How Does Partitioning Work in PostgreSQL and Why Should You Care?

Adam Furmanek
7 min readOct 17, 2023

Partitions let us split the logically one large table into smaller physical ones. This can improve the query’s performance by accessing fewer rows, optimizing random-access reads, and using very targeted indexes. Let’s see how it works in PostgreSQL and how Metis handles that.

Patterns

Partitions are a way to divide a large table into smaller, more manageable pieces called partitions. Each partition holds a subset of the table’s data based on a specified partition key. This is only a change from the engine perspective. Nothing changes from the end-user perspective, there is still one table that the user can access regardless of partitioning.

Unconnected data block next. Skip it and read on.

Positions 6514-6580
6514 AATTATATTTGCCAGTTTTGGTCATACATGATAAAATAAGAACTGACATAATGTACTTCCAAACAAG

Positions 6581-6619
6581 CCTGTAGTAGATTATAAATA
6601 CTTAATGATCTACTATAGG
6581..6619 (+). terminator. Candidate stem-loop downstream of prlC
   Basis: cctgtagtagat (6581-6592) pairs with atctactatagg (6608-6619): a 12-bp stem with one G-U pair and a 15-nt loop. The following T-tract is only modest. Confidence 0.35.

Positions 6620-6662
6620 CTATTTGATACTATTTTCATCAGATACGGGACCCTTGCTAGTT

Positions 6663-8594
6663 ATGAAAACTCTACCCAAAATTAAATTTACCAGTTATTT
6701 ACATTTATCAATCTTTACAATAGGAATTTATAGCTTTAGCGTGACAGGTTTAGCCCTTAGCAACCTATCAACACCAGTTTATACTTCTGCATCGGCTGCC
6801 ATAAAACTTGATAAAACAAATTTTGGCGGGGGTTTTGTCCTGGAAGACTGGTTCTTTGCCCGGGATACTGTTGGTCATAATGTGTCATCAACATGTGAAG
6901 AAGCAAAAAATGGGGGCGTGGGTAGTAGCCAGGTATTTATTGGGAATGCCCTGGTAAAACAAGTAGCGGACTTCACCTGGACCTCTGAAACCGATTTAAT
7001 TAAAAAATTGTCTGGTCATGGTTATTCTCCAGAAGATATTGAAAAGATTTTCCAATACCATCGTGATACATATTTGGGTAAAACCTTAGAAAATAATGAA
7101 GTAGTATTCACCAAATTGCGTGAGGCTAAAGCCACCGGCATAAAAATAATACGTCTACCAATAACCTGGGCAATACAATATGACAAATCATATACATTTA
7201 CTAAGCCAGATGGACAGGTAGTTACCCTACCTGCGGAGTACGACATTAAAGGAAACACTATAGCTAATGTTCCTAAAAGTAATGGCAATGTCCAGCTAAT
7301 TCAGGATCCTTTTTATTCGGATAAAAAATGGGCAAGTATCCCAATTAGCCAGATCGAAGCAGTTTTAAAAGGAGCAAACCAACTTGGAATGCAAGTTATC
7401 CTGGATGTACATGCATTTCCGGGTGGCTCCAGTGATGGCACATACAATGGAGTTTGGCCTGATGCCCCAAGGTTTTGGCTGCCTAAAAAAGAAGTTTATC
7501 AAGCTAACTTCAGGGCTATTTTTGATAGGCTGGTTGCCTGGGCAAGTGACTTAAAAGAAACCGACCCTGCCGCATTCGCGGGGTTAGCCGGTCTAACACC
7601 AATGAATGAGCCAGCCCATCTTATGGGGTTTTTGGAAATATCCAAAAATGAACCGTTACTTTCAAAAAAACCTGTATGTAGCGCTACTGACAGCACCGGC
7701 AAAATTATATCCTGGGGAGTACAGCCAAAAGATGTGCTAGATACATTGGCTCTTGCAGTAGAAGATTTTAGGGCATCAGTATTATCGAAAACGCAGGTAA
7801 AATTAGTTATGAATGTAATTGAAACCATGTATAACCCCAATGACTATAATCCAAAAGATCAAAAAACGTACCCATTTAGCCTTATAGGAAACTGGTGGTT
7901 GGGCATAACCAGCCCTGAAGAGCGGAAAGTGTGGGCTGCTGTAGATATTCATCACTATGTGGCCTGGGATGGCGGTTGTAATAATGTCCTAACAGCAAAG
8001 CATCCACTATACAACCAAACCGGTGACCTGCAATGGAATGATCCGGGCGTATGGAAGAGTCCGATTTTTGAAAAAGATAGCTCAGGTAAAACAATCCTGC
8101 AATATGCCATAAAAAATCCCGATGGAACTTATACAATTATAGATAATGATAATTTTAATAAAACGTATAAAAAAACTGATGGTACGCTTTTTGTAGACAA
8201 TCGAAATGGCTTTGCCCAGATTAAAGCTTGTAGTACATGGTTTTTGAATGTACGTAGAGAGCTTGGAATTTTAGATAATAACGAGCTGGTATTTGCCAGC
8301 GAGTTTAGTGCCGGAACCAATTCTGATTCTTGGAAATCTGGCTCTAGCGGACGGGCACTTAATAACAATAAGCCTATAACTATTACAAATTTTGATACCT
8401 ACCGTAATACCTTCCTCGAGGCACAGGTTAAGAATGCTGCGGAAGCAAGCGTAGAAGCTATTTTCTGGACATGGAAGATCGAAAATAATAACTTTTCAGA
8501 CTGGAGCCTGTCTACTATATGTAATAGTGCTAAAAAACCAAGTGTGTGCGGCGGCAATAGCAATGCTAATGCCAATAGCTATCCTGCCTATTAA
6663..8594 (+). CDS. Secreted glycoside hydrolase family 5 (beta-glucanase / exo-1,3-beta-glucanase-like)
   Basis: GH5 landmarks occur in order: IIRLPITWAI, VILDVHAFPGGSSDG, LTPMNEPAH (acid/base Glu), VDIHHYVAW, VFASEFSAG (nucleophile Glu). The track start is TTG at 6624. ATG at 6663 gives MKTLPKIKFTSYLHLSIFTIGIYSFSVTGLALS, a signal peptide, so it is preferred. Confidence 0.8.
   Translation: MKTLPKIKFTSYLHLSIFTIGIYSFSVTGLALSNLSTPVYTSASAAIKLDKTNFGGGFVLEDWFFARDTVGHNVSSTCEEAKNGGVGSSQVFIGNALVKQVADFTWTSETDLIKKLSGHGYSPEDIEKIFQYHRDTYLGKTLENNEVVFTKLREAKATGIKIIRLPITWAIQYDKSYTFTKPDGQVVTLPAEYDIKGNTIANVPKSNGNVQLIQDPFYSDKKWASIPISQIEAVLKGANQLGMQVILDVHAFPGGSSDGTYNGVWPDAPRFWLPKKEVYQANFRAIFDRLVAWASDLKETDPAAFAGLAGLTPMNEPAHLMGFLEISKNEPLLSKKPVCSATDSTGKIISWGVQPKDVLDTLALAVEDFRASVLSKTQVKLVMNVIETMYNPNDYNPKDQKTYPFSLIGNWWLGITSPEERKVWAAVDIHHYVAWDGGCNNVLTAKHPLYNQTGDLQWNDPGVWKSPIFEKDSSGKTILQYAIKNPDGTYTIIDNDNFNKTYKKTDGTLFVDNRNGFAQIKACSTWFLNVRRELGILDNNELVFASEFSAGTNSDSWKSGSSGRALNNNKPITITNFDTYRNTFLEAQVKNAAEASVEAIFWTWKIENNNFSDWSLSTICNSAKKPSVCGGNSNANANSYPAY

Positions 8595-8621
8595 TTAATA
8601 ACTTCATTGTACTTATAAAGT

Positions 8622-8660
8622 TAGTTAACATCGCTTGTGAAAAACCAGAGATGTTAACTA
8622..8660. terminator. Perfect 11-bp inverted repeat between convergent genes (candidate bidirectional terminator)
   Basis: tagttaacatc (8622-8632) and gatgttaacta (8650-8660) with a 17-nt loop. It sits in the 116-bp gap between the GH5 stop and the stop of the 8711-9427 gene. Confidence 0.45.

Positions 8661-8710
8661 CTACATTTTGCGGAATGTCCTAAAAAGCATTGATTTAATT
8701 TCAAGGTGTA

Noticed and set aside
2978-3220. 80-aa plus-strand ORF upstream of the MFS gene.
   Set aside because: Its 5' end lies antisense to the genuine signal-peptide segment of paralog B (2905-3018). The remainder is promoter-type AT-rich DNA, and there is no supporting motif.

The partitioning key could be a range of values (range partitioning), a list of specific values (list partitioning), or a mathematical expression (hash partitioning). One of the typical examples is partitioning based on date or country. We can also build custom partitioning with views, as we’ll see later in this post.

Partitions help improve query performance by allowing the database to eliminate unnecessary data during query execution. When a query specifies a condition that matches the partition key, PostgreSQL can directly access only the relevant partition, rather than scanning the entire table. This can significantly speed up queries on large tables.

Furthermore, partitions can be spread across multiple storage devices or tablespaces, enabling parallelism and efficient disk utilization. They also facilitate data management tasks such as archiving or deleting old data by simply dropping or detaching partitions.